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Why Self-Signed Certificates May Be the Best Choice for Large Enterprises

Why Self-Signed Certificates May Be the Best Choice for Large Enterprises

self signed certificates
September 20, 2018 | Patrik Nohe, Editor-in-Chief of Hashed Out
At a certain size a dedicated root and self-signed certificate solution is the only thing that makes sense

At The SSL Store we deal with customers of all sizes, but the group that requires the most specialized SSL/TLS solutions is definitely Enterprise-level business. When you’re securing end points at the Enterprise level, you’re playing a completely different ballgame than SMBs and smaller companies. That’s owed to the fact that there is substantially more surface to cover when securing enterprise environments.

Today we’re going to talk about dedicated roots, self-signed certificates, managing your Public Key Infrastructure and what considerations you need to make as an Enterprise business looking to encrypt thousands of end points.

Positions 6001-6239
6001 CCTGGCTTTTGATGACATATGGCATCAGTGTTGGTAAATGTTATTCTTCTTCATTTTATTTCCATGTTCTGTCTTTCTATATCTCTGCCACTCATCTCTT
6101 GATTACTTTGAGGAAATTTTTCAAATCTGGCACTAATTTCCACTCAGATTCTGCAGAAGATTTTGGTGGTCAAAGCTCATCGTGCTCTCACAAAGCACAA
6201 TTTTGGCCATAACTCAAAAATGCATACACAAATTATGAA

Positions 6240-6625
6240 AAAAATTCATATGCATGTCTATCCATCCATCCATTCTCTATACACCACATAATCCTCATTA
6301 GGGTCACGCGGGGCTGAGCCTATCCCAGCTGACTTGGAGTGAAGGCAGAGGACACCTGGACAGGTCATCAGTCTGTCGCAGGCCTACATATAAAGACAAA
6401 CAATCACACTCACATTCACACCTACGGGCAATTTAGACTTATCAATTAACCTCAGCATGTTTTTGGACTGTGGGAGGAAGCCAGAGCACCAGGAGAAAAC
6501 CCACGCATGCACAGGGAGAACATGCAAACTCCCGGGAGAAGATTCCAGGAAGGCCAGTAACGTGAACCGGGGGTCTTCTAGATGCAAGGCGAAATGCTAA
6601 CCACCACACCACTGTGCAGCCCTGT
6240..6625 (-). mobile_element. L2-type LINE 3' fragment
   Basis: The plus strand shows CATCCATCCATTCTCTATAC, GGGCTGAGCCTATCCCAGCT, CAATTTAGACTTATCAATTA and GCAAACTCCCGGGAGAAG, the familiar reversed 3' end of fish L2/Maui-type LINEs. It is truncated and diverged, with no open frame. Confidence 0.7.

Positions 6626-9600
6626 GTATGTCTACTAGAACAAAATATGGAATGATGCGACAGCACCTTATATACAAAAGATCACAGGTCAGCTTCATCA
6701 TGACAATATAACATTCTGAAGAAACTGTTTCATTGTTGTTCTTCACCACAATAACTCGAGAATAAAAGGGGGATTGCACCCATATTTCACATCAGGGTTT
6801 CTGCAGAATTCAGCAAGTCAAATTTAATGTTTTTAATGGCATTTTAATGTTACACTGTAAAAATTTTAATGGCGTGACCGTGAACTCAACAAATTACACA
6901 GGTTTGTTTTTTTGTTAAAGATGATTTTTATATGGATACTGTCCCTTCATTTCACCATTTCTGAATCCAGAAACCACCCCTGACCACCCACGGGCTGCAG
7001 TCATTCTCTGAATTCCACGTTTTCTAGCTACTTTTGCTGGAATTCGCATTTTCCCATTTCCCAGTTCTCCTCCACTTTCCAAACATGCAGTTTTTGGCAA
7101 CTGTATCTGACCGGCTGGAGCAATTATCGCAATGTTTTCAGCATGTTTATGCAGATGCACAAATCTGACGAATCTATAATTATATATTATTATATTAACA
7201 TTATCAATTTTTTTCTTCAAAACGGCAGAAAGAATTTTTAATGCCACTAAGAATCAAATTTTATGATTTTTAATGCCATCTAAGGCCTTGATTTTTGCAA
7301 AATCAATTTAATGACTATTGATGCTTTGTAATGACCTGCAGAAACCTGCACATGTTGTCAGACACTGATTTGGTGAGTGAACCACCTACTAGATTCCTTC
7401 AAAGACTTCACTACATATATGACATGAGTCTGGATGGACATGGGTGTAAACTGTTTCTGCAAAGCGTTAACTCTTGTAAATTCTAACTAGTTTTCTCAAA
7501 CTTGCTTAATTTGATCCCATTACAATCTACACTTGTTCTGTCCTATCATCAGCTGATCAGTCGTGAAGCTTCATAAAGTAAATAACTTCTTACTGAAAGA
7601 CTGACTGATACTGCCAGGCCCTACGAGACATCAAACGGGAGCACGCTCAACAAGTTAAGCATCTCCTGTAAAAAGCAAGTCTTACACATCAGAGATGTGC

Let’s start out with a little background.
 

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A quick refresher on Public Key Infrastructure

Public Key Infrastructure, or PKI, is the backbone of the SSL/TLS ecosystem. Understanding how it works will be instructional once we get into self-signing. Let’s start at the trusted root and work our way out.

A root certificate is a standard X.509 certificate that is considered trusted. There are multiple trusted root programs run by the likes of Google, Mozilla and Apple (to name a few). Each one of these stores contains a group of trusted root certificates. Any SSL certificate that is signed with one of those trusted root’s private key will now be trusted by any browser or device using a trust store that includes said root.